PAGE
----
Not all innovations are initially successful. Think about the driverless car. It sounded like a great idea — helping the disabled and elderly retain some independence — until the first pedestrian fatality involving a driverless car occurred in Arizona this year.1
Driverless technology may be a work in progress, but it may still have advantages. After all, the technology could reduce the number of cars on the road and their greenhouse gas emissions. America’s parking lots consume more land than Delaware and Rhode Island combined, and the average privately owned car in the U.S. is used only 5 percent of the time, sitting parked the rest of the time.
We deal with the pros and cons of new technology every day. We love our smartphones, often relying on them too much — like when the battery goes dead and GPS navigation disappears. After all, who carries a map in their car these days? These lessons can be applied to other aspects of life, like carrying insurance for an item we no longer use, such as a boat or a lost piece of jewelry. Take stock and see if there are goods, services or habits you do not need and are costing you money. Sometimes our conveniences create more problems than they solve.
While you’re in the mood to take stock, consider giving us a call to review your current retirement income strategy. We will be happy to help you make sure it aligns with your goals for retirement.
Social media is another area that has revealed both pros and cons. It has been a wonderful invention for keeping family, friends and colleagues in touch, regardless of location. Then Facebook announced that 87 million users’ data was used by a political consulting and data brokerage firm.3 One of the data scandal’s most interesting revelations was, while a social media user may carefully control who sees his or her personal information, any time we friend, follow or otherwise link with other people exposes information to marketers who target the followed individuals.4
Other “conveniences” also may have questionable implications. Amazon recently announced it was adding an option to deliver packages to a purchaser’s locked car, in addition to the in-home delivery service launched last year. The new car delivery service uses an Amazon Key app with connection technologies common in new vehicles.5 Trusting a delivery person with access to your empty home or car — what possibly could go wrong?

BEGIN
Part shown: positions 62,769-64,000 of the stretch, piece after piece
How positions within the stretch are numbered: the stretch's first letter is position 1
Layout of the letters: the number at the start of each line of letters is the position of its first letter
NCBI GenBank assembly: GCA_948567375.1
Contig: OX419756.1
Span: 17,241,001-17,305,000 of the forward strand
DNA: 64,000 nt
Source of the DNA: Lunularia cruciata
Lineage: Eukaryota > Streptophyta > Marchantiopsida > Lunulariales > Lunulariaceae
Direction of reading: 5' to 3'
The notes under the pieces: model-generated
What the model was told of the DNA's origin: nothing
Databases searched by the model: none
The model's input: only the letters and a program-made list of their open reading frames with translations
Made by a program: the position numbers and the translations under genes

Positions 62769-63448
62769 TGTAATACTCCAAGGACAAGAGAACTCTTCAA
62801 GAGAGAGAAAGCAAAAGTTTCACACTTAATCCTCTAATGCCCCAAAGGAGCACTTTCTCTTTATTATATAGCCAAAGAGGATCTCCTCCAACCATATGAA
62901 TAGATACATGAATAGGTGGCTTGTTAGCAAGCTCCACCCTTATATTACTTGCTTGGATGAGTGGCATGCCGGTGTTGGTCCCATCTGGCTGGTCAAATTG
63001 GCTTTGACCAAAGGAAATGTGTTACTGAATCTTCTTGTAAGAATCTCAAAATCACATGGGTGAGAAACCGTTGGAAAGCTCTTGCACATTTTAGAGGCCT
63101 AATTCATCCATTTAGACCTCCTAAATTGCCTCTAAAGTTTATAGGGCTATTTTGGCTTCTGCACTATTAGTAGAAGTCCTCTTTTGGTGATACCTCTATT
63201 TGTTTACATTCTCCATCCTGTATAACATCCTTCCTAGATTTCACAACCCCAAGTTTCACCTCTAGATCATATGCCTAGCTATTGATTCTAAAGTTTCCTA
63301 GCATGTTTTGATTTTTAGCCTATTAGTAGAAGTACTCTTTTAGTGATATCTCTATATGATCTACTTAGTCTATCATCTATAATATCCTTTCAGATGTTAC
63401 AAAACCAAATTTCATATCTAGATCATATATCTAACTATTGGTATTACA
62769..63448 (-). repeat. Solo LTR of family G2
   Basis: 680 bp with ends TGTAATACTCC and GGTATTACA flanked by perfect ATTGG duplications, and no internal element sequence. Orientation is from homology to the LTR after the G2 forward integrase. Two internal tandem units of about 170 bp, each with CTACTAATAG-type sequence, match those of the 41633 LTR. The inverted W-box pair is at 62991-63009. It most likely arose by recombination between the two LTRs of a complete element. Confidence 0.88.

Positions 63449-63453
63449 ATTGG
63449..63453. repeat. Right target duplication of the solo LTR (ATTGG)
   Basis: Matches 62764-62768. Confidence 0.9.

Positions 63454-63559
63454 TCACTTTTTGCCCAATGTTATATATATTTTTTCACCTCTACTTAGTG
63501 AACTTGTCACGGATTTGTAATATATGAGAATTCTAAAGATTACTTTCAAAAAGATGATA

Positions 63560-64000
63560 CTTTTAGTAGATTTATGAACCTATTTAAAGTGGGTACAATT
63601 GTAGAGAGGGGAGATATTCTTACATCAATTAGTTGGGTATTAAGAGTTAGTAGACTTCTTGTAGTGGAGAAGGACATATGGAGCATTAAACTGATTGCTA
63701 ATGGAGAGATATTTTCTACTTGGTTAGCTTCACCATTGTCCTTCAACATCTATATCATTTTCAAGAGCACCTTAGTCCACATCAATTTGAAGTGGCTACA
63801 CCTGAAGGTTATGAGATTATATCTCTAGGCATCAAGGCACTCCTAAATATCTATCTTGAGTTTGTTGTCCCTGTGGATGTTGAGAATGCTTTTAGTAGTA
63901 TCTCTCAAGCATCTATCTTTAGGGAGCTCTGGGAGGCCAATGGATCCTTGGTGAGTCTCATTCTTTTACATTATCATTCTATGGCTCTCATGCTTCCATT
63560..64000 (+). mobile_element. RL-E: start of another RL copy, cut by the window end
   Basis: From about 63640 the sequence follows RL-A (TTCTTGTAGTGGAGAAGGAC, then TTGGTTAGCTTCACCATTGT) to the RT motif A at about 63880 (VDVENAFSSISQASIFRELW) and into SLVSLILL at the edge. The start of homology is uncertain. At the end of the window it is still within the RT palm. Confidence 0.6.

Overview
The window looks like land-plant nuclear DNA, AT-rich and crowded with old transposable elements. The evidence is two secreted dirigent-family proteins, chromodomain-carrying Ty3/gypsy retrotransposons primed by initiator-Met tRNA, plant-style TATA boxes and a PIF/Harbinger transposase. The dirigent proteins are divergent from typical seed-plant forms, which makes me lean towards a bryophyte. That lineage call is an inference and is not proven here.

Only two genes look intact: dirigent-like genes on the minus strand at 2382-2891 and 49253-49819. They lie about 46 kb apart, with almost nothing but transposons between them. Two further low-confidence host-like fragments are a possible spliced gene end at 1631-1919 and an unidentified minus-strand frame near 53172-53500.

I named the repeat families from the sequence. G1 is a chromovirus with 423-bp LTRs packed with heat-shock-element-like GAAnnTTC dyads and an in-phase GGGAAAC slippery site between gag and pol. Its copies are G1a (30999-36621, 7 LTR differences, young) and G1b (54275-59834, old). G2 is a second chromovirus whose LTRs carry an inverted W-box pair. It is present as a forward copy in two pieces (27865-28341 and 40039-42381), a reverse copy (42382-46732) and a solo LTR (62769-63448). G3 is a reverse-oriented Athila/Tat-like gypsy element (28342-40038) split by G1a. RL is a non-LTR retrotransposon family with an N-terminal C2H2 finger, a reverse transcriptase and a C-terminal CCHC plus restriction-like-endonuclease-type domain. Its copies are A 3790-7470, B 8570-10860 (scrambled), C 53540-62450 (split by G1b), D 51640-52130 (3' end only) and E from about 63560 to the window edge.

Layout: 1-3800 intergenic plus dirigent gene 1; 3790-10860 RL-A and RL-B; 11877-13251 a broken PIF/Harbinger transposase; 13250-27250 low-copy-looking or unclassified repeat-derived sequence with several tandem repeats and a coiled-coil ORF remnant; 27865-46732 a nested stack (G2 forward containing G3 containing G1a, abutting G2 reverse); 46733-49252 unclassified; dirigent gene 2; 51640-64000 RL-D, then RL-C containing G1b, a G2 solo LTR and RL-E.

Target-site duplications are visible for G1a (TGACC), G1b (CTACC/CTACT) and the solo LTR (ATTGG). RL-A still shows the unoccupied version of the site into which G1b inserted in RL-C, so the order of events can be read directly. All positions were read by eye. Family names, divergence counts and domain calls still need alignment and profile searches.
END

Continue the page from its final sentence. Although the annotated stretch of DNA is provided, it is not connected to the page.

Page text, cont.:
Despite constant concerns about privacy and security in technology and personal data, one of the most irritating issues is keeping track of passwords. It seems we are constantly inundated with requests to change them, so much so it’s nearly impossible to keep up with which websites have which passwords. While most people recognize the need to exercise caution, two of the most common passwords used today are still “123456” and “Password.”6
Content prepared by Kara Stefan Communications.
1 Anita Balakrishnan and Deirdre Bosa. CNBC. March 19, 2018. “Uber halts self-driving car tests after first known death of a pedestrian.” https://www.cnbc.com/2018/03/19/uber-self-driving-car-fatality-halts-testing-in-all-cities-report-says.html. Accessed April 27, 2018.
2 Ely Razin. Forbes. March 11, 2018. “How Driverless Cars Could Disrupt The Real Estate Industry.” https://www.forbes.com/sites/elyrazin/2018/03/11/how-driverless-cars-could-disrupt-the-real-estate-industry/#61039ab013c1. Accessed April 27, 2018.
3 Nadeem Badshah. The Guardian. April 8, 2018. “Facebook to contact 87 million users affected by data breach.” https://www.theguardian.com/technology/2018/apr/08/facebook-to-contact-the-87-million-users-affected-by-data-breach. Accessed April 27, 2018.
4 Knowledge@Wharton. March 22, 2018. “Why the Cambridge Analytica Scandal Is a Watershed Moment for Social Media.” http://knowledge.wharton.upenn.edu/article/fallout-cambridge-analytica/. Accessed April 27, 2018.
5 Andrew J. Hawkins. The Verge. April 24, 2018. “Amazon will now deliver packages to the trunk of your car.” https://www.theverge.com/2018/4/24/17261744/amazon-package-delivery-car-trunk-gm-volvo. Accessed April 27, 2018.
6 Matt Burgess. Wired. Jan. 2, 2018. “In 2018, it’s finally time to ditch those bad tech habits.” http://www.wired.co.uk/article/technology-resolutions-2018-improve-digital. Accessed April 27, 2018.
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